Common Sense News

By John Carlin 
​As we look to the opening of the Kansas Legislative session next Monday and the Governor’s State of the State address on Tuesday, let us be mindful of the huge set of challenges ahead for Kansas to recover from the failed policies of the last six years. It will be more difficult and complicated than any governmental challenge I can recall in my lifetime. To be successful, at least three things need to happen. One, we need to make sure the whole story of our fiscal mess is out on the table and understood by the public. Second, we need to understand that despite the progress of electing more moderates in 2016, unless the new President finds a job for our Governor, we will have him for two more years. And third, we have to be very careful not to fall into a trap that is packaged as a strong first step in dealing with our problem.  

It is to that latter point that I wish to comment on today. The announcement that the two new chairs of the two tax committees would be pushing immediately for repeal of the Limited Liability Corporation tax cut sounds so encouraging. They even want to make it retroactive to January 1 to make the most of helping the state out of its fiscal crisis. However, in truth, this is nothing more than an effort to protect the bulk of the other negative changes in the Governor’s failed tax experiment. To his credit, Representative Jim Ward, the new House minority leader, quickly pointed out that this action makes dealing with the bigger, more complicated challenges even more difficult. "The question is: How many of these votes do you want to take?" Ward said. "And if you're going to take serious steps to address the problem—which is a structural budget problem—shouldn't we have a comprehensive approach?"

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Save Kansas: Coalition works for return of responsible governing

Save Kansas, an alliance of Republicans, Independents and Democrats, wants to abolish extremism controlling state government.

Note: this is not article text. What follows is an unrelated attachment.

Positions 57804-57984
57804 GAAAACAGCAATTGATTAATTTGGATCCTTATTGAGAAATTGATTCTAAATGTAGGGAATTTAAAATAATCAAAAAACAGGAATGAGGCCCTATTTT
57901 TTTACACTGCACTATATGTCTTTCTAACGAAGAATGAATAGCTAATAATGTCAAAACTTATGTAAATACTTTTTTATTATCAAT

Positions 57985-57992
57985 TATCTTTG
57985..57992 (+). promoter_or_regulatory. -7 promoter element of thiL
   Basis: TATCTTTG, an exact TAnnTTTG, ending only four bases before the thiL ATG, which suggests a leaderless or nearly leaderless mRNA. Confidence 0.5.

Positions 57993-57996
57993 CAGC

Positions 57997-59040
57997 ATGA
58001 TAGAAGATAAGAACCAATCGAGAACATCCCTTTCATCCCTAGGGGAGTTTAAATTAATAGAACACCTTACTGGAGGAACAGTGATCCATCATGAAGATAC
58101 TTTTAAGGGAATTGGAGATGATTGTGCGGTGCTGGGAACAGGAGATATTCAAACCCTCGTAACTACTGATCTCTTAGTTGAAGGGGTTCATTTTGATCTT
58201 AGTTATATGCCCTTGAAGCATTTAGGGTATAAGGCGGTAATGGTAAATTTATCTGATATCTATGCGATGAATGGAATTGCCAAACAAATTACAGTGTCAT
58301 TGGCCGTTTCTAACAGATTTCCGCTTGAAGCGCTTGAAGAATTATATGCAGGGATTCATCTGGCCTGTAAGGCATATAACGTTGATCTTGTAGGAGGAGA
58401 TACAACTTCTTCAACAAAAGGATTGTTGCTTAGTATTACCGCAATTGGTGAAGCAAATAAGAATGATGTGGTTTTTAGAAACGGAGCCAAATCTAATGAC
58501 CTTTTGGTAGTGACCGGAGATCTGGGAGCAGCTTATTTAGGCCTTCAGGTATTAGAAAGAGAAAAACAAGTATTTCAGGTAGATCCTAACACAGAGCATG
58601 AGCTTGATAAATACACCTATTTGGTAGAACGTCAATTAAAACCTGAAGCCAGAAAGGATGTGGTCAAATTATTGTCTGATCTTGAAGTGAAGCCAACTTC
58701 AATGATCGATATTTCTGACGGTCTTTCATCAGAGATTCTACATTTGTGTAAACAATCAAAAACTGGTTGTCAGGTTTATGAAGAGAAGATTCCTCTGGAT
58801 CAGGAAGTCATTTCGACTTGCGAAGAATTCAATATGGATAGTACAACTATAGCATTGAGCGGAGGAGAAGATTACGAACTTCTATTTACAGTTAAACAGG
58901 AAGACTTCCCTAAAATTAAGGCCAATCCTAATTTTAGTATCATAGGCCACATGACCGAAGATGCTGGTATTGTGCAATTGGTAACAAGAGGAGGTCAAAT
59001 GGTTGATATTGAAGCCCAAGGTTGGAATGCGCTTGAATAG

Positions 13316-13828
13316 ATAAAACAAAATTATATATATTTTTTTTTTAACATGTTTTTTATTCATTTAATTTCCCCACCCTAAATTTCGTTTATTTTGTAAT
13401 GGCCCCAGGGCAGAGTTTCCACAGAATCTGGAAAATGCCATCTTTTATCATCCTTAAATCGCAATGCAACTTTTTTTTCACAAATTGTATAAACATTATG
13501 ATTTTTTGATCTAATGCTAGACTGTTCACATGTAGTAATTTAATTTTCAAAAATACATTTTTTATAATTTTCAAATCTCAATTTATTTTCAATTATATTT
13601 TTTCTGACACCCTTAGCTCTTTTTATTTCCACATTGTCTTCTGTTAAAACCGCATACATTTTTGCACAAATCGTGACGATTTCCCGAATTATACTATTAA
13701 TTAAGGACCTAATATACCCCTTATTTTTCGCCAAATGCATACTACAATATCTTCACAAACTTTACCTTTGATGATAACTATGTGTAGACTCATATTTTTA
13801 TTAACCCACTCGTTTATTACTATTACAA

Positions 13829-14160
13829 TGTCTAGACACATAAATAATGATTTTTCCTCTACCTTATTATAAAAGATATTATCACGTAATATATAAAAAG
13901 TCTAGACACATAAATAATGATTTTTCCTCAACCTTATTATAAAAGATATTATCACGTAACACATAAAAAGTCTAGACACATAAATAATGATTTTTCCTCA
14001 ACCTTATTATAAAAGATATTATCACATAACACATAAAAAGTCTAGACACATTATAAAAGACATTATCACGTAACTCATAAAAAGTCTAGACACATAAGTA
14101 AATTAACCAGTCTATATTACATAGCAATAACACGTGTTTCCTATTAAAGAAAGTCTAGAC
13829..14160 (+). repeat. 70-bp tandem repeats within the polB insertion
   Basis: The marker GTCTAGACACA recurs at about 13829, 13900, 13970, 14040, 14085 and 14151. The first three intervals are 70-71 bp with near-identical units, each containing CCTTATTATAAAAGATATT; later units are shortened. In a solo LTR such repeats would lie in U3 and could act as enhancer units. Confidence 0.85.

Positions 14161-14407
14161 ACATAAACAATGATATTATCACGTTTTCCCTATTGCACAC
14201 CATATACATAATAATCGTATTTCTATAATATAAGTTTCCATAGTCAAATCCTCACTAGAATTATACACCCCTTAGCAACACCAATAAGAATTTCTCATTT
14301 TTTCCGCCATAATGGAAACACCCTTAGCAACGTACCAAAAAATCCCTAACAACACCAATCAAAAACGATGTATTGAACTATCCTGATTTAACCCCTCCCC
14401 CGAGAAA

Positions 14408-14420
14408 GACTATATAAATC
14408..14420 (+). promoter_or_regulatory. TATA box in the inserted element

Consider Save Kansas’ list of sensible, traditional values, and how they’ve been trampled since ultraconservative Gov. Sam Brownback took office:


• Balanced tax policy. Kansas must pursue as much after the governor’s radical tax reform gutted income-tax revenue and created huge budget shortfalls.

• Quality educational opportunity. Ultraconservatives don’t like public education, and their interest in shifting taxpayer support to private and home schools with less stringent demands than K-12 public school districts is proof.

• Reasonable health-care access. Blocking Medicaid (KanCare) expansion has left some 150,000 Kansans, mostly working poor, without coverage. Plus, Kansas has passed on $1.15 billion — so far — in federal dollars that would help rural hospitals in particular.

• Adequate public safety. Problems range from reckless gun measures to shortchanged law enforcement efforts.

• Job growth and financial responsibility. Erasing income taxes for more than 330,000 farms and other business entities didn’t generate the significant job growth Brownback promised. And so much for fiscal conservatism with excessive borrowing, a significant sales tax increase and credit downgrades.

• Judicial impartiality. The run on an independent judiciary by a governor out to control all three branches of state government and eliminate resistance to his ultraconservative pursuits must be stopped.


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Governors Hayden and Carlin team up to Save Kansas!

In recent years Kansas has become frequent fodder for late-night comedians, and two former governors on Saturday placed the blame squarely on current Gov. Sam Brownback’s shoulders.

At a luncheon sponsored by Women for Kansas, former Democratic Gov. John Carlin (1979-1987) and Republican Gov. Mike Hayden (1987-1991) lambasted Brownback and the Legislature as the root of the state’s problems.

In 2012, Brownback slashed income taxes in the state, promising the move would provide “a shot of adrenaline into the heart of the Kansas economy.” The state has had problems balancing its budget since then.

“They should be ashamed,” said Hayden, whom Carlin referred to as a conservative. “We either need to get a reversal in course or we need to get new people in public office.”

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Kansans Deserve the Whole Story on Education Funding

By Jim Porter - State Board of Education 

We are consistently hearing from those political leaders who are resisting what many of us consider to be the adequate funding of education that Schools are receiving more state support than ever and that support is increasing every year.  Typically they say that people need to know the facts.  Well, that is part of the story and although not a false statement it is certainly deceptive.  I will make an attempt to explain the part of the story that they are not telling.

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Intolerance, intimidation, incompetence and irresponsibility.

The four I’s have been a hallmark of the extreme-right faction running the Kansas Statehouse since Gov. Sam Brownback took GCTelegram_Brownback.jpgoffice in 2011.

The governor’s intolerance was evident in 2012, when he worked to sideline Republican legislators who wouldn’t blindly follow his ultraconservative agenda.